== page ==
Upping the Ante on Earth-type Exoplanets
The age of the exoplanets, worlds around other stars, just gets more exciting every day. Today, astronomers announced that they’ve found seven terrestrial planets around a small, very cool star called TRAPPIST-1. Three of those worlds are int he so-called “habitable zone” where conditions can allow liquid water to exist. Rumors of this news have been kicking around for several weeks, but today was the confirming announcement.
The kicker? Temperatures on the surfaces of the three in the habitable zone are just low enough that they could contain liquid water on their surfaces. That covers two of the main requirements for the habitability for life: exist in the so-called “Goldilocks Zone” and have the right temperatures to allow liquid water. Mind you, this doesn’t mean they HAVE life, but even finding such worlds is a major accomplishment.
The discovery definitely is record-setting — it’s the most habitable-zone worlds found around a single stars beyond the Sun. The arrangement of the TRAPPIST-1 planets is also quite fortuitous. It’s possible that the upcoming James Webb Space Telescope could take a look at them and study their properties more closely. That data could reveal the signature of ozone if this molecule is present in the atmosphere of one of these planets. If it’s there, it’s theoretically possible it would be a tracer for biological activity on the planet.
How Were They Found?
The astronomy team announcing the work used different telescopes in Chile, Morocco, Hawaii, La Palma and South Africa to do the ground-based observations. NASA’s infrared-sensitive Spitzer Space Telescope joined the hunt last September. Using infrared detection is important because exoplanets give off infrared signatures that can’t always be detected from Earth.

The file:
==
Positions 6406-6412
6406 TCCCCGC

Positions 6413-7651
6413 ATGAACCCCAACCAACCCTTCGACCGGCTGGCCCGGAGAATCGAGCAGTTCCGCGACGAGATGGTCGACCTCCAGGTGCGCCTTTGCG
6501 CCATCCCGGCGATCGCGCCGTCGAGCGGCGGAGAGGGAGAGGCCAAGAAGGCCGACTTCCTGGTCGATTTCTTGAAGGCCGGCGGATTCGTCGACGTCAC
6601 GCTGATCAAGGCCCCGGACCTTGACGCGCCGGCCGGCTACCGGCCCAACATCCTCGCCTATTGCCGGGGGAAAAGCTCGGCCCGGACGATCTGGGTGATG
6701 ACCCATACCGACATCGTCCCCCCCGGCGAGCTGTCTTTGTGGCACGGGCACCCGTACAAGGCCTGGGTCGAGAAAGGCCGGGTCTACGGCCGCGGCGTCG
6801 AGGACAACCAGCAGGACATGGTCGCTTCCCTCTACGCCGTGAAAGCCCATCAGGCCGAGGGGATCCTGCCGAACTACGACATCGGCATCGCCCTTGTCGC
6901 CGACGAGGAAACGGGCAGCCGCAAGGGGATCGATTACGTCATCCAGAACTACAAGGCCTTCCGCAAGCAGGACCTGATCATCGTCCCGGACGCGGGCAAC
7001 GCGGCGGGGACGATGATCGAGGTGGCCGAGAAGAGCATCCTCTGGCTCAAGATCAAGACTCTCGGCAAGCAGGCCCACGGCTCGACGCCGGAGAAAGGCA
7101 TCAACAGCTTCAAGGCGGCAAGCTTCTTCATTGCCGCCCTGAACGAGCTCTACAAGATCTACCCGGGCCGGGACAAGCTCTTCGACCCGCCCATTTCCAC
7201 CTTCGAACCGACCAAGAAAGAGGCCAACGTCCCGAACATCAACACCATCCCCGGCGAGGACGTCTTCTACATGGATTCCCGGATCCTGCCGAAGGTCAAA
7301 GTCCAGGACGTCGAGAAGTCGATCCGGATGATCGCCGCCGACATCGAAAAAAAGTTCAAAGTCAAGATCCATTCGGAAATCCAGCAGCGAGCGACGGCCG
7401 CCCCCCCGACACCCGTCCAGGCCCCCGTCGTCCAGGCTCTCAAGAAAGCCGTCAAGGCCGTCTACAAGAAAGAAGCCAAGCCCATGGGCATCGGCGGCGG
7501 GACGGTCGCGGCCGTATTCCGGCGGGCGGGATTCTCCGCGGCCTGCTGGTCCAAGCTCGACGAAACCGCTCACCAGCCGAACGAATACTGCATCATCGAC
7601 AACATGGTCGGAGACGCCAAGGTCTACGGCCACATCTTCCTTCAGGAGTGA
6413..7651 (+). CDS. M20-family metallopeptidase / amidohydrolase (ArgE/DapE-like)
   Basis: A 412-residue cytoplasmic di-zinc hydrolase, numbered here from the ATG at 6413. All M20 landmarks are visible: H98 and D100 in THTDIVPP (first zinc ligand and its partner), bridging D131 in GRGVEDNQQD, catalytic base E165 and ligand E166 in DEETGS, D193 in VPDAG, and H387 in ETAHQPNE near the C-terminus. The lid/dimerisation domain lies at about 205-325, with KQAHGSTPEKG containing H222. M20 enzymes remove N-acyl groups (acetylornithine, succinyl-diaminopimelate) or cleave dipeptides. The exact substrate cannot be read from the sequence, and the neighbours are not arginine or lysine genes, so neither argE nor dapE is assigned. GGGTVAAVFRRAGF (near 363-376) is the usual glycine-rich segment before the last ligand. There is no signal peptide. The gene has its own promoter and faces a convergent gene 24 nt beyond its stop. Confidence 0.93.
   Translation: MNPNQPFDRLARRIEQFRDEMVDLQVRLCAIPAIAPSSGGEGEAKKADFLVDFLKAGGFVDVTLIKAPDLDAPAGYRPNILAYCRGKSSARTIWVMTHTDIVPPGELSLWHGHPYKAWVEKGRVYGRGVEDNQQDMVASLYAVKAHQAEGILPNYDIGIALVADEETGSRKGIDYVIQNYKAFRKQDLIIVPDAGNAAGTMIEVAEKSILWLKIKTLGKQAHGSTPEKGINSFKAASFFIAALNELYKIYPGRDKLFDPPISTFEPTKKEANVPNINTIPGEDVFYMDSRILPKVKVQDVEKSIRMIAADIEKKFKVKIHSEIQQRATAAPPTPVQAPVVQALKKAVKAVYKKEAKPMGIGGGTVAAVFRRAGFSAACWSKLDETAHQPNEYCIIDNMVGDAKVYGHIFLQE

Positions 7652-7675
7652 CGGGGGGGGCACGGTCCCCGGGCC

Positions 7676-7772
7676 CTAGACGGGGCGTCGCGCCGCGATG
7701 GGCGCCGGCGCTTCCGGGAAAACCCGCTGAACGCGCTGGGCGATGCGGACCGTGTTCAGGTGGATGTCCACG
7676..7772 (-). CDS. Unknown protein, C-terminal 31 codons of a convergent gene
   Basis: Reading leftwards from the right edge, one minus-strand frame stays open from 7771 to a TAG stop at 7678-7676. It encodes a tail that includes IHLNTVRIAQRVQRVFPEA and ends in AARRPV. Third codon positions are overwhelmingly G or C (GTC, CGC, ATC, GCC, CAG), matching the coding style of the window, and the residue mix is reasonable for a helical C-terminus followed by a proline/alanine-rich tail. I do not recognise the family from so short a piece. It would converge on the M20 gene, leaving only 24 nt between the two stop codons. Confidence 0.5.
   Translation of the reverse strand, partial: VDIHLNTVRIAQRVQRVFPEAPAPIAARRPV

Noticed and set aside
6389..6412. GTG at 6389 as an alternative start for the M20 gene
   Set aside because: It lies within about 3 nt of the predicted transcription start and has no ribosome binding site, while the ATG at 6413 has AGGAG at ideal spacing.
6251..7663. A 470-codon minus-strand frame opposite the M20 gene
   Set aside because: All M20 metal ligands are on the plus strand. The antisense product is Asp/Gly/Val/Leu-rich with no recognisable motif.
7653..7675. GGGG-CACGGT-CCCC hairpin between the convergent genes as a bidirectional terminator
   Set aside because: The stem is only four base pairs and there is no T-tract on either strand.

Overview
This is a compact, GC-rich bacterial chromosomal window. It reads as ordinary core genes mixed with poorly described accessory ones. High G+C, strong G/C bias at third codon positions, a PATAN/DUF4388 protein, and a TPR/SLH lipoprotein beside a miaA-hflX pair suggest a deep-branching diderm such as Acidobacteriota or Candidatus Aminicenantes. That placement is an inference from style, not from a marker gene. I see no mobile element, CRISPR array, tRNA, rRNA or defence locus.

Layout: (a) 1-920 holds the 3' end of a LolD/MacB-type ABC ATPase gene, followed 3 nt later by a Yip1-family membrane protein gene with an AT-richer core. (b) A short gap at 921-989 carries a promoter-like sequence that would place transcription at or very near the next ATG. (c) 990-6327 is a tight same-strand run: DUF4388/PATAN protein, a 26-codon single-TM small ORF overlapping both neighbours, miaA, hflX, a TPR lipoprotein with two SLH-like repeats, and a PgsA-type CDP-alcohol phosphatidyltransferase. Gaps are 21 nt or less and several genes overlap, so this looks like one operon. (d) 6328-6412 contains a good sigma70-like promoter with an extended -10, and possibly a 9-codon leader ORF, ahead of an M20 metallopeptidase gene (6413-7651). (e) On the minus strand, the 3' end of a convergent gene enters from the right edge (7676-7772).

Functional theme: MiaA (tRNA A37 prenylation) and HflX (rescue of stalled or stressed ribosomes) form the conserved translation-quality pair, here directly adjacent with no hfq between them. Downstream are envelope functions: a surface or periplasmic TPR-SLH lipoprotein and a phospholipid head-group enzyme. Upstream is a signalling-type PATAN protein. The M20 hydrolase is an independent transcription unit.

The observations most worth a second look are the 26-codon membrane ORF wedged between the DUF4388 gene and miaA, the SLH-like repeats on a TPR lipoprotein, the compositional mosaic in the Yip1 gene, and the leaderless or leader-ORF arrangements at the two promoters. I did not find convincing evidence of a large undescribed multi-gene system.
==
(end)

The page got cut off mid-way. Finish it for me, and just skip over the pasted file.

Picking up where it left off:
Three of the planets were already known because they could be detected as they orbited their star. These are called “transit” discoveries, and kept astronomers busy doing more observations to determine their orbital periods. All the observations revealed that TRAPPIST-1 is a very interesting analog to our own solar system, but with seven terrestrial-type planets orbiting in what we would call the inner solar system. Three appear to be in that fortuitous habitable zone.
At least a few of those newly discovered worlds have densities very similar to Earth’s (that is, they’re more rocky and not like the gas giants). That’s why they’re called terrestrials. Computer modeling helped the astronomers understand the specifics of the system and predict what would be found.
In a press release today about this largest ever batch of such exoplanets yet discovered, the University of Bern (one of the partners in the work) explained more about these worlds and how they can be observed: Earth-like exoplanets orbiting dwarf stars are easier to observe than real Earth twins around solar-type stars. Since these dwarfs are also much cooler, the temperature zone that allows water to be liquid on the surface of the planet is much closer to the star. And, exoplanets that are close to their host star revolve more rapidly and produce more transits in a given timeframe. NASA held a press conference today to announce this momentous discovery.
Why We Hunt for Planets
The search for worlds similar to our own can help scientists understand how planets like ours form, and what conditions are possible for life. Although it may seem like a bit of a biased view, since we know that life arose on our world and we know what conditions under which it formed, we can look to other worlds to see if they have the same conditions. That’s not to say life can’t arise under other conditions. But, science is all about understanding and extrapolating conditions to figure out how things happen. The next steps (whether they are now or in the very near future) are to see if the assumptions we’ve made about our planet play out across other star systems and their worlds. News like today’s are part of an exciting tale that is still being told!